Is there anything weird I should know about using ipfw on alias
smithi at nimnet.asn.au
Wed Dec 3 07:57:23 PST 2008
On Tue, 2 Dec 2008, Brett Davidson wrote:
> Ian Smith wrote:
> > On Mon, 01 Dec 2008 16:52:12 +1300 Brett Davidson <brett at net24.co.nz>
> > wrote:
> > > ifconfig shows the alias addresses correctly bound.
> > > Creating an ipfw rule and testing it from the command line works >
> > (connects out from master address, not alias)
> > > > From website on alias address, the firewall blocks the packets.
> > >
> > > The weird thing is that it tags them (in the security log) as coming >
> > from the master address (not the alias) out the correct interface. In a >
> > normal world that would mean the packet would match!!!!!
> > > > What's goin' on here Willis?
> > Difficult to tell without seeing a) ifconfig b) netstat -rn c) at least the
> > relevant firewall rule/s and d) log entries that illustrate your problem.
> > Obscure sensitive information by all means, but otherwise pretend we
> > haven't the slightest clue how your system is configured :)
> Fair enough.
> ifconfig below:
> bce1: flags=8843<UP,BROADCAST,RUNNING,SIMPLEX,MULTICAST> mtu 1500
> inet 184.108.40.206 netmask 0xffffffe0 broadcast 220.127.116.11
> inet 18.104.22.168 netmask 0xffffffff broadcast 22.214.171.124
> inet 126.96.36.199 netmask 0xffffffff broadcast 188.8.131.52
> inet 184.108.40.206 netmask 0xffffffff broadcast 220.127.116.11
> inet 18.104.22.168 netmask 0xffffffff broadcast 22.214.171.124
> inet 126.96.36.199 netmask 0xffffffff broadcast 188.8.131.52
> inet 184.108.40.206 netmask 0xffffffff broadcast 220.127.116.11
> ether 00:1c:c4:c0:56:94
> media: Ethernet autoselect (1000baseSX <full-duplex>)
> status: active
> Relevant /etc/rc.conf entries :
> ifconfig_bce1="inet 18.104.22.168 netmask 255.255.255.224"
> ifconfig_bce1_alias0="inet 22.214.171.124 netmask 255.255.255.224"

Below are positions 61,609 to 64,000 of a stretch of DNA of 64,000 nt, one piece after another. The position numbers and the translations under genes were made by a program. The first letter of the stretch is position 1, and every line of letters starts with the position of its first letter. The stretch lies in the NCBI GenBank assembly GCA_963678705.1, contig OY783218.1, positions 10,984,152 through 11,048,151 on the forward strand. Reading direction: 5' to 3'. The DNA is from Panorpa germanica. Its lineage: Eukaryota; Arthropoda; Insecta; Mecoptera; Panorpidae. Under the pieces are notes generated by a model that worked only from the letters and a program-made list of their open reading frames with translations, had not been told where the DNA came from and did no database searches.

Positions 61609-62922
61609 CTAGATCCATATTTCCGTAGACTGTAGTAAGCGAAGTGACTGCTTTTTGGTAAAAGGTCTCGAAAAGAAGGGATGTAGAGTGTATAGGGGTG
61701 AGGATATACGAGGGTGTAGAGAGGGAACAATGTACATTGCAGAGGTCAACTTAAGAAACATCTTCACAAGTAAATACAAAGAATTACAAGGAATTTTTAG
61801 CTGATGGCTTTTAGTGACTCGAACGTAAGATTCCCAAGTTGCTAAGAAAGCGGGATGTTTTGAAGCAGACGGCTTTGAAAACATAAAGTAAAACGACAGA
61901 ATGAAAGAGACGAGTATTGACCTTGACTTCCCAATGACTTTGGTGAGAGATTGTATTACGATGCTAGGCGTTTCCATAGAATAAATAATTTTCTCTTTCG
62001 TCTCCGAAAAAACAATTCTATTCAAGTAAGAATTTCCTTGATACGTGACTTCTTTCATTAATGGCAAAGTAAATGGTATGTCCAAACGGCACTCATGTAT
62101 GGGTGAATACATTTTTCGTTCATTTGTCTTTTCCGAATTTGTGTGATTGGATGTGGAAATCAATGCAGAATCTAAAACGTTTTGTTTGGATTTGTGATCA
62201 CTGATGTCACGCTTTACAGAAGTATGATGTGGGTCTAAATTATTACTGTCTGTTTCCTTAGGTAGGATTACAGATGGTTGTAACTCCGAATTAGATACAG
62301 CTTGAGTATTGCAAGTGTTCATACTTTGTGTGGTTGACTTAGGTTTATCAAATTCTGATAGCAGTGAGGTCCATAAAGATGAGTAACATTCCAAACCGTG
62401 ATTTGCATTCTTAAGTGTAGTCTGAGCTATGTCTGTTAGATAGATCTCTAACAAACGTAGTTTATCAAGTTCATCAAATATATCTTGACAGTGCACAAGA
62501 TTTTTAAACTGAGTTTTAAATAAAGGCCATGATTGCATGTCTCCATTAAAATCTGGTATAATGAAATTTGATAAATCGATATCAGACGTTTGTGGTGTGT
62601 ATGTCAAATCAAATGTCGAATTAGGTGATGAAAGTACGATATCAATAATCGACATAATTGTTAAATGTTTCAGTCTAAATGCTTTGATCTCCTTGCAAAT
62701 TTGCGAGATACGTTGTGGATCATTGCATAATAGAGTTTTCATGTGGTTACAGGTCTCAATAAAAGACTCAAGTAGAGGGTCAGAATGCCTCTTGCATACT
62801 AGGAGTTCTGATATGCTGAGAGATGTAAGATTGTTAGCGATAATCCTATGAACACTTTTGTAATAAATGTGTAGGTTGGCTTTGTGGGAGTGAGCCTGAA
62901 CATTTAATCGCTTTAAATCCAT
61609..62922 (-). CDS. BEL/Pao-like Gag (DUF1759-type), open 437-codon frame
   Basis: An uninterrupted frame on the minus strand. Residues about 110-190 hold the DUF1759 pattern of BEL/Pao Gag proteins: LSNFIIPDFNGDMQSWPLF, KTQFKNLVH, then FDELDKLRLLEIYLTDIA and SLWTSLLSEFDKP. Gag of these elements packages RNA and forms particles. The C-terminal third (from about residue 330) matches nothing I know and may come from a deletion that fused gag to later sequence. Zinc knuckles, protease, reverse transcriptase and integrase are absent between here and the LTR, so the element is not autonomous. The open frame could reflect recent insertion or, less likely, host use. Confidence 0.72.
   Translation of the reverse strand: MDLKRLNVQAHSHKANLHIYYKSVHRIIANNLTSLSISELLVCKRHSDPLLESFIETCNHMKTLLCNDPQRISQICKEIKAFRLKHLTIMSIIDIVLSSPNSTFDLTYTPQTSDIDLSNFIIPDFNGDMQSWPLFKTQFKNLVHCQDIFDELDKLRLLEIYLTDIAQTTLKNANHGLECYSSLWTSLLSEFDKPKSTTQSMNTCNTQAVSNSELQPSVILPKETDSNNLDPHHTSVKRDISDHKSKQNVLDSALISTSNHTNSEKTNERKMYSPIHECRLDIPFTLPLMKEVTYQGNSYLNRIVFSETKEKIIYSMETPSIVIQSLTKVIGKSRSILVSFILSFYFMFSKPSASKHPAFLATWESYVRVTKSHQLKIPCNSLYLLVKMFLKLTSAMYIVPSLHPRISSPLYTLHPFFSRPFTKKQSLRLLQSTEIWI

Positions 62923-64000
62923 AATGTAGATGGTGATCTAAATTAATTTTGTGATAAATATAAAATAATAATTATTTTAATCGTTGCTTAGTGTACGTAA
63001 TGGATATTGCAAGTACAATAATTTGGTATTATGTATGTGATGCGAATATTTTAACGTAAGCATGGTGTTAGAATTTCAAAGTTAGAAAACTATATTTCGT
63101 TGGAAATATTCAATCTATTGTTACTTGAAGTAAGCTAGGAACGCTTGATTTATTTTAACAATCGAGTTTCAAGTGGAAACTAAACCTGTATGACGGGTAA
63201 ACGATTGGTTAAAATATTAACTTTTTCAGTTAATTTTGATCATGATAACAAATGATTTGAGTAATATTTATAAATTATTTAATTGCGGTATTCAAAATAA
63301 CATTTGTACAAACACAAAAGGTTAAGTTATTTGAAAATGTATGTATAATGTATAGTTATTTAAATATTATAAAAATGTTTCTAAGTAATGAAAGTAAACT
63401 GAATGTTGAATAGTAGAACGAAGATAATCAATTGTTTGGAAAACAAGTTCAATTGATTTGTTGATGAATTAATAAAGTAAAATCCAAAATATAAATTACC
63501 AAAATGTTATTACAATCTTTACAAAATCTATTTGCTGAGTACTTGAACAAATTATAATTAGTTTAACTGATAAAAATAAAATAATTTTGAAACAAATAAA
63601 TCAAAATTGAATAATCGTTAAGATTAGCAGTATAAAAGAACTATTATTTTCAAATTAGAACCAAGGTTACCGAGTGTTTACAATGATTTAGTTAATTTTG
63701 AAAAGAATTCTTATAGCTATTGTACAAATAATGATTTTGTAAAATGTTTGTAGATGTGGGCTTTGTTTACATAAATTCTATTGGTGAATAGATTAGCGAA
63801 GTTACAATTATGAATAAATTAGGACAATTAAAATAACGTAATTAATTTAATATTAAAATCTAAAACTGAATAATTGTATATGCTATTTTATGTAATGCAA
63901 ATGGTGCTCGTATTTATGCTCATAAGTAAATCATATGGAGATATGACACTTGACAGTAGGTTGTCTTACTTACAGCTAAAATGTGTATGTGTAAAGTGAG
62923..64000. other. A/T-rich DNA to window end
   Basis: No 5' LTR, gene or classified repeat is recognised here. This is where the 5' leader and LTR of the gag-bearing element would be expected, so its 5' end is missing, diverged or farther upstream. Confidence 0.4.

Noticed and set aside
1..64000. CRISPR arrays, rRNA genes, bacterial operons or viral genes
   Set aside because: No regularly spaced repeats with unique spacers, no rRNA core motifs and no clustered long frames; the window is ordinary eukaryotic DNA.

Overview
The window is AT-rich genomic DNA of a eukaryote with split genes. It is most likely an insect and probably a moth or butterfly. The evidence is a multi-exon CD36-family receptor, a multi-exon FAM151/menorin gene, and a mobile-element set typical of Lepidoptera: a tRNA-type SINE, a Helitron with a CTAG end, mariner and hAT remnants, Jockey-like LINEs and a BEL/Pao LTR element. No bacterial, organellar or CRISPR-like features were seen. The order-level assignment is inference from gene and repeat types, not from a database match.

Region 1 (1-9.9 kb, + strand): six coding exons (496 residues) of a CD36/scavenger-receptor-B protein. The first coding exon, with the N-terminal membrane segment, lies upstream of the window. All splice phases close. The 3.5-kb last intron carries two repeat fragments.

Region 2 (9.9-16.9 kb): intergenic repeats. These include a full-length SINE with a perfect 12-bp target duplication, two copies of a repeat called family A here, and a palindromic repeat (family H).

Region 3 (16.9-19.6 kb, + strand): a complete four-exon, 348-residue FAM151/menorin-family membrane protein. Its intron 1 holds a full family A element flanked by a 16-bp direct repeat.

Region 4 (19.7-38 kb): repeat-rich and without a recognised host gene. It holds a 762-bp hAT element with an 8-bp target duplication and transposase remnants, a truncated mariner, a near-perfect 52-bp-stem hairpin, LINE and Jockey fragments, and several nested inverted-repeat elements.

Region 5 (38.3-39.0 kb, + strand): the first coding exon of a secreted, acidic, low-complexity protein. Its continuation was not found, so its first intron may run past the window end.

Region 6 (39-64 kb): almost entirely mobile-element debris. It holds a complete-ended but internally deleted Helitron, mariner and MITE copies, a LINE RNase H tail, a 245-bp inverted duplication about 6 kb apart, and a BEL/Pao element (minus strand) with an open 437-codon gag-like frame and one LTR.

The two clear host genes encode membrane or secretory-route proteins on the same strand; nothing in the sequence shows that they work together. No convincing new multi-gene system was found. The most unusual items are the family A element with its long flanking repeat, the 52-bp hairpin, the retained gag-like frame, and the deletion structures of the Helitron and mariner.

Your first alias here is a repeat of the 'primary' address. ifonfig
seems to have resolved/merged that above, but it's not an alias.
> ifconfig_bce1_alias1="inet 126.96.36.199 netmask 255.255.255.255"
> ifconfig_bce1_alias2="inet 188.8.131.52 netmask 255.255.255.255"
> ifconfig_bce1_alias3="inet 184.108.40.206 netmask 255.255.255.255"
> ifconfig_bce1_alias4="inet 220.127.116.11 netmask 255.255.255.255"
> ifconfig_bce1_alias5="inet 18.104.22.168 netmask 255.255.255.255"
> ifconfig_bce1_alias6="inet 22.214.171.124 netmask 255.255.255.255"
I didn't spot on first reading this that the first address is in a
different subnet than all the others. I'm not entirely sure whether
that's relevant, or how, just pointing it out as being non-obvious, and
suspecting one of the 210.5.51 subnet should show a broader netmask.
> Relevant ipfw rules :
> ipfw -q add 02012 allow tcp from any to 126.96.36.199 80 out via bce1 setup
> ipfw -q add 02012 allow tcp from any to 188.8.131.52 443 out via bce1 setup
netstat -finet -rn (or -rna) please? unclear where your default route
goes, or how the 210.5.51 subnet is routed or its netmask, but assume
that 184.108.40.206 is probably accessed via the default route ..
> Interesting entries in /var/log/security :
> Dec 1 16:42:25 <servername> kernel: ipfw: 9999 Deny TCP 220.127.116.11:49708
> 18.104.22.168:80 out via bce1
Did that occur =after= the above rules were installed? Just the one?
Seems odd on face value, but without knowing what your other rules do.
> What makes this interesting is that I can connect to that port via the
> command line.
You mean like with 'telnet 22.214.171.124 80' ? With 126.96.36.199 as
source address? tcpdump output may help understand or explain this.
> It's the website that lives on 188.8.131.52 that is having problems. Why, if
> the rule is valid enough for the command line is it having problems from an
> aliased address?
Hang on; do you mean you're having a webserver on 184.108.40.206 trying to
connect out to another webserver on 220.127.116.11 ? If not, what?
I guess you have rules allowing inbound port 80 access to 18.104.22.168 ?
And that your upstream is routing 22.214.171.124/something to 126.96.36.199 ?
> This MUST have something to do with the way ipfw is working with aliased
> addresses but I'm blowed if I know what is wrong.
ipfw doesn't do anything different with any address in particular except
when using the forward action. ipfw certainly has no concept of primary
or alias addresses, it just applies the addresses/masks you specify.
Nor does ipfw know or care (even when forwarding) whence the stack is
next going to route outbound packets .. but netstat -rn will tell us.
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